The pain of shin splints is most severe at the start of the run, but often goes away during a run once the muscles are loosened up.
Continuing to run with shin splints is not a good idea. Continuing the exercise that caused the painful shin splints will only result in further pain and damage that could lead to stress fractures. You should either eliminate running for a while or at least decrease the intensity with which you train.
Shin pain is a very common complaint. Running puts stress on the lower body and if training isn’t managed correctly shin pain after running can result. Shin pain after running can occur if the training load is increased too quickly.
Treatment of Shin Splints Rest your body. It needs time to heal. Ice your shin to ease pain and swelling. Do it for 20-30 minutes every 3 to 4 hours for 2 to 3 days, or until the pain is gone. Use insoles or orthotics for your shoes. Take anti-inflammatory painkillers, if you need them.
8 Tips to Prevent Shin Splints Stretch your calves and hamstrings. Avoid sudden increases in physical activity. Exercise on softer surfaces when possible. Strengthen your foot and the arch of your foot. Strengthen your hip muscles. Buy new athletic shoes that are right for you. Stay at a healthy body weight.
As a guide, you should expect it to take two to six weeks to recover from shin splints. Runners with more irritable shin pain may take up to six months to fully heal. Runners who rest their shins as soon as symptoms begin usually return to pain-free running more quickly.
For an easy shin stretch and quick exercise, walk on your heels for a few minutes before exercising. You can then switch it up by walking on your toes. After doing both of these stretches, your shins and calves should feel stretched, flexible, and ready to move.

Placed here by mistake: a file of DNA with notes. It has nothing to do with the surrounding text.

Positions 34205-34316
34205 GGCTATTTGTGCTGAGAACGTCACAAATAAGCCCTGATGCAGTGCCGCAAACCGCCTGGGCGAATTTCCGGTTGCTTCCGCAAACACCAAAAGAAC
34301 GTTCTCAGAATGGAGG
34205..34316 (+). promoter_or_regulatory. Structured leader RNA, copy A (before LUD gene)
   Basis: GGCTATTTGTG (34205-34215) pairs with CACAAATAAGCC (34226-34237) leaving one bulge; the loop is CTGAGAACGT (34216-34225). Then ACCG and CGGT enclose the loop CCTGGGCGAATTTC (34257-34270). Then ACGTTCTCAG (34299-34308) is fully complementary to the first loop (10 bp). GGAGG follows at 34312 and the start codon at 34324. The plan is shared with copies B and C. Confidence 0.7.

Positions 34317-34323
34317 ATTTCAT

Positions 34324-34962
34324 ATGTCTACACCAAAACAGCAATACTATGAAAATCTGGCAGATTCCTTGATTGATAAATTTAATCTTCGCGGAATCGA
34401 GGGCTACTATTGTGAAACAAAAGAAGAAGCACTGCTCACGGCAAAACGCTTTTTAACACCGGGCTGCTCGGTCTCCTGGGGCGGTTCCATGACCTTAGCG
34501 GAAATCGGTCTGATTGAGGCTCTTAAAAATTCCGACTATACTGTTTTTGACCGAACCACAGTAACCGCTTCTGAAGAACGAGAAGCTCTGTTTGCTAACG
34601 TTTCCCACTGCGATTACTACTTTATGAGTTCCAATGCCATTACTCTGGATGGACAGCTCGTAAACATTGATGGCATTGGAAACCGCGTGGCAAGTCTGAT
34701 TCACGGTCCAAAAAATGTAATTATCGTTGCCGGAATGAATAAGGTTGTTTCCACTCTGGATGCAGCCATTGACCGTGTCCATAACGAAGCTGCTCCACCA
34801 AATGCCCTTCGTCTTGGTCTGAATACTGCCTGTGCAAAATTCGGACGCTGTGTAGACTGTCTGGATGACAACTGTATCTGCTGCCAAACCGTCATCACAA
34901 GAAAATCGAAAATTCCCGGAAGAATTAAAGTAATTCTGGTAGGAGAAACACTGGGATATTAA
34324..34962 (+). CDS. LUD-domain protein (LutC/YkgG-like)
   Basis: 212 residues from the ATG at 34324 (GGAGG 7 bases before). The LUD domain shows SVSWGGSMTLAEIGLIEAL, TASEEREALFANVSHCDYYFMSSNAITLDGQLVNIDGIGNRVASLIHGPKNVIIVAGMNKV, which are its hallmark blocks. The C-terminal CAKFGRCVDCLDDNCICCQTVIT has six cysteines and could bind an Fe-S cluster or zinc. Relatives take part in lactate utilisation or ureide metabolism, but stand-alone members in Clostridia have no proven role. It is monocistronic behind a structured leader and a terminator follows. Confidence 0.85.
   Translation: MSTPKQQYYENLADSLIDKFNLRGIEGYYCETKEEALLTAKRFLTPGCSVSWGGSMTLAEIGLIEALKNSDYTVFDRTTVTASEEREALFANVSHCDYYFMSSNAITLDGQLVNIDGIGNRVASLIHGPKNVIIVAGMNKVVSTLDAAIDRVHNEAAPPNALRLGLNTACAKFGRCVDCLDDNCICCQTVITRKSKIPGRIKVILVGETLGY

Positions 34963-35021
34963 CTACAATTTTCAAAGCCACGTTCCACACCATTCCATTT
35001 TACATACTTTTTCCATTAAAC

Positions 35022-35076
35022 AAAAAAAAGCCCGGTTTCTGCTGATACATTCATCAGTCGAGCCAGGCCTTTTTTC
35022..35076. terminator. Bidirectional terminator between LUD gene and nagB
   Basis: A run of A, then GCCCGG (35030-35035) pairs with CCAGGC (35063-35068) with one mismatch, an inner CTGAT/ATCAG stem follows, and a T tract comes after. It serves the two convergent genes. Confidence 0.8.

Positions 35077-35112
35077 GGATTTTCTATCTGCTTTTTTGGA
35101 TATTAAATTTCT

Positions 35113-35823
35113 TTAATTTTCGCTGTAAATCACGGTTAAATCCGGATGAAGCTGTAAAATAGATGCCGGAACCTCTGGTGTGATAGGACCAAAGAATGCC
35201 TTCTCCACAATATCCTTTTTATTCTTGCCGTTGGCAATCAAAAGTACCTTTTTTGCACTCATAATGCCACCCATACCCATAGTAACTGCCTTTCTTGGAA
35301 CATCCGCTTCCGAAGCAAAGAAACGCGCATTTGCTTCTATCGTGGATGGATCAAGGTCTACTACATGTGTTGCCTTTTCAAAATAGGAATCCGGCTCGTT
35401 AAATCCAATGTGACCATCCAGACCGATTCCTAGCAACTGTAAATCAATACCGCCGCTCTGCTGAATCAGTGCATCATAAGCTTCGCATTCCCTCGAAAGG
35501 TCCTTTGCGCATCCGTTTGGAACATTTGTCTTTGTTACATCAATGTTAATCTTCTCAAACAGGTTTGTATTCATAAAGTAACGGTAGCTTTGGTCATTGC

There are several exercises that help most runners with shin splints. Work on stretching the calf muscles and Achilles tendon several times each day. Strengthen the muscles in the front of the shin by performing the following exercises. Place an ankle weight on your foot.
Athletes who have pain that increases during activity and are tender directly on the tibia may have periostitis. If pain and stiffness initially subside during activity and return once the muscle has less blood flow, it is more likely to be posterior tibialis tendonitis.
Expect that you need at least 2 to 4 weeks of rest from your sport or exercise. Avoid repetitive exercise of your lower leg for 1 to 2 weeks.
With your back heel down and back leg straight, bend the front knee until you feel a stretch in the calf of your back leg. Keep your back straight throughout the stretch. Hold the stretch for at least 30 seconds. Repeat the stretch 2 or 3 times, and aim for stretching 3 times a day.
The term ” shin splints ” refers to pain along the shin bone (tibia) — the large bone in the front of your lower leg. Shin splints are common in runners, dancers and military recruits.